I want to bring your attention to our prayer of confession, written for this series. Especially the second and third lines: We offer what we can at our welcome table. We become guests at the welcome table of others.
So far in the series we’ve been talking about our welcome table and its limits. Today I’m going to focus on why it’s important to be guests at the welcome table of others and how that relates to power.
I want to begin with a story that takes place a few years back. The setting is a capoeira weekend conference/festival I attended with my dear friend, Sarah. Sarah had been practicing capoeira for a couple years and she was eager for me to get to know that community too.
This is the second sermon in our “Back to the Basics” series on “Who’s Got a Place at the Welcome Table?”
Psalm 62: 5-12
Ben Bolaños’ story:
Fremont, Ohio. 1985-86.
There are moments in your life where time slows down. A snapshot of an event imprinted in successive images. Do you know what I mean? Here’s mine. Image — A 13 year old Latino boy, holding a short dowel connected to a roll of thick, coarse string and standing in a row of tomato plants, slumped over as if fatigued. Image — Bending down and tautly tying the string across rows of lonely wooden poles supporting the plants. Over and over. Image — looking up to the sun glaring down. Hot. Thirsty. Time? Don’t know. Imag — Hands, calloused, pain, back. pain. Image — He looks over and sees the head migrant worker telling him to redo that row. “!Oye, mas apretado!” (tighter) Image — Hand gently pressed on shoulder. “Mijo, we don’t get paid for loose string. Me entiendes?” (you understand me). “Si Tony. Perdon” (Yes, Tony. sorry).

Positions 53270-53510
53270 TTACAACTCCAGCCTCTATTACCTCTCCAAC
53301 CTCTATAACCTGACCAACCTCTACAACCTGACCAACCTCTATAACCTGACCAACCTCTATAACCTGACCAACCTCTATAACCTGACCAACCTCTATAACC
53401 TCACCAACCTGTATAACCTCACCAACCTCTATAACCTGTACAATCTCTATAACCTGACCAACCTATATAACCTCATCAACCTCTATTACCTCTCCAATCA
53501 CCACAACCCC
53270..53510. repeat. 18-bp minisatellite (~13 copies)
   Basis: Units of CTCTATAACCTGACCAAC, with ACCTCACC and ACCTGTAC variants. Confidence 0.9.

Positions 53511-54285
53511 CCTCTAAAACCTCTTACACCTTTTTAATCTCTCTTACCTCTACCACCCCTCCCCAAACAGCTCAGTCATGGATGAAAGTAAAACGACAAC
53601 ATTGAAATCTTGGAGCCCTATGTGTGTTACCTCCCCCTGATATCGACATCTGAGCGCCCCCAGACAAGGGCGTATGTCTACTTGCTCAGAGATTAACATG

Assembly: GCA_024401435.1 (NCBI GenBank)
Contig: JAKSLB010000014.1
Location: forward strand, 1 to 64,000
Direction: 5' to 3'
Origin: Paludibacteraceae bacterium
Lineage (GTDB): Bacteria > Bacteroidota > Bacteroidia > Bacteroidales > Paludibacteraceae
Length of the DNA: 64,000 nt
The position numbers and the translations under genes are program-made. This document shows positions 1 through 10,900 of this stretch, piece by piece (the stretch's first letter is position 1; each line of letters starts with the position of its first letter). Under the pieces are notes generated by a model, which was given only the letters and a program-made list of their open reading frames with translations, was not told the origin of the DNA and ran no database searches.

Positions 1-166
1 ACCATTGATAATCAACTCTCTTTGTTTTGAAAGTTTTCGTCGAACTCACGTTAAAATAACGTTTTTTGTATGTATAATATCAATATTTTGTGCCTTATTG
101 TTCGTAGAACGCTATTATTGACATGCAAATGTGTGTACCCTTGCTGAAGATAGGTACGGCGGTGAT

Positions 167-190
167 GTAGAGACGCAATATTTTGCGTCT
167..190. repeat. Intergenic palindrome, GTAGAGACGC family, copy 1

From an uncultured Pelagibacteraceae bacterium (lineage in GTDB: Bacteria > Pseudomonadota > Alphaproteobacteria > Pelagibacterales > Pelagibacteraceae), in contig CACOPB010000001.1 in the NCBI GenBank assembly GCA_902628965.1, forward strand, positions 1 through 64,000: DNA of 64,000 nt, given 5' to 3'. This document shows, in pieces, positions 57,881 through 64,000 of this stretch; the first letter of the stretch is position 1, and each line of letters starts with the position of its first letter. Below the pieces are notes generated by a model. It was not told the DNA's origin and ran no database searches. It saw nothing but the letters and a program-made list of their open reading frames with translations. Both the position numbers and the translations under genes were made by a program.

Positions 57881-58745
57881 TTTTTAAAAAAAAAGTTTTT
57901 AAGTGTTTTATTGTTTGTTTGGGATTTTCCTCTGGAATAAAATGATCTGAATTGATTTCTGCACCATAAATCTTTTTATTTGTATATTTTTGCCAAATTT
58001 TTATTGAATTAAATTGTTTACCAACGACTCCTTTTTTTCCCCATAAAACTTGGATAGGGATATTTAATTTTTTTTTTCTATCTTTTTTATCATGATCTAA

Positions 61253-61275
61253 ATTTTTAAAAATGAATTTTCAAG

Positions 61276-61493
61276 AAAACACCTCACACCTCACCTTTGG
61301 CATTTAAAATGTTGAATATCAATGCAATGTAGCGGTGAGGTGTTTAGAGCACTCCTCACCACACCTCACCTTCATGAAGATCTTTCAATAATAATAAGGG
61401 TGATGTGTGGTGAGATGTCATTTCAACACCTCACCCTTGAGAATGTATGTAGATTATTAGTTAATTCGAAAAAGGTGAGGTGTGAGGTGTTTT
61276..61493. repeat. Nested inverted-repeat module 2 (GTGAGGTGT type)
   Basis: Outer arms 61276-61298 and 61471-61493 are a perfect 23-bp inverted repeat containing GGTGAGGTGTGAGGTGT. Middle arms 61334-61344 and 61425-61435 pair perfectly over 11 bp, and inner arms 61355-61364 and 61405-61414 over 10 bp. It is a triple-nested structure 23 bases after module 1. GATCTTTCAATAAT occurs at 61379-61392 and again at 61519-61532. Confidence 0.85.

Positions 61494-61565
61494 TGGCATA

That was me, the boy. I was introduced to hard work and a simple faith by Tony, a migrant worker and devout Christian, loyal and steadfast. He was part of my father’s church, and my father adored him so much that he entrusted Tony to take me under his wings and work the way the poor always have — with their hands, bound to an unyielding faith to a God that provides and heals. There was no choice. A simple faith. My parents? Educated. One trained as a sociologist, the other a theologian. I was middle class, or so I thought. For myself, I was stuck between the poor, the simple and the complicated. In others words, I did not belong to either. I could not fully relate to my migrant friends nor was I entirely accepted in the white academic culture of school. Image — A poor white girl walks up to me and coolly says, “Your lips are big. You’re a N———.” Image — I laugh at her stupidity. I was better than her..
This is the first sermon in our Back to the Basics series entitled “Who’s Got a Place at the Welcome Table?” The image is “The Trinity” or “The Hospitality of Abraham,” an icon created by Russian painter Andrei Rublev in the 15th century.
So many people contributed to the ideas in this sermon: Many of them are named, but some of them aren’t – so I want to also thank Joanna Shenk, Pat Plude and planning committee member Ben Bolaños as additional contributors to the ideas in this sermon.
Shalom Mennonite Church in Tucson is one of our sibling congregations in Pacific Southwest Mennonite Conference. Becca, whom some of you know, is now an active member there, and Tina Schlabach, their co-pastor, did a trauma training here a few years back. I also work closely with their other co-pastor, Carol Rose, on the Dismantling the Doctrine of Discovery Coalition. Shalom fascinates me because, recently, in the space of about one year, they went from being a largely middle-class white Mennonite congregation to being a multi-class, multicultural, multi-racial, multi-lingual church.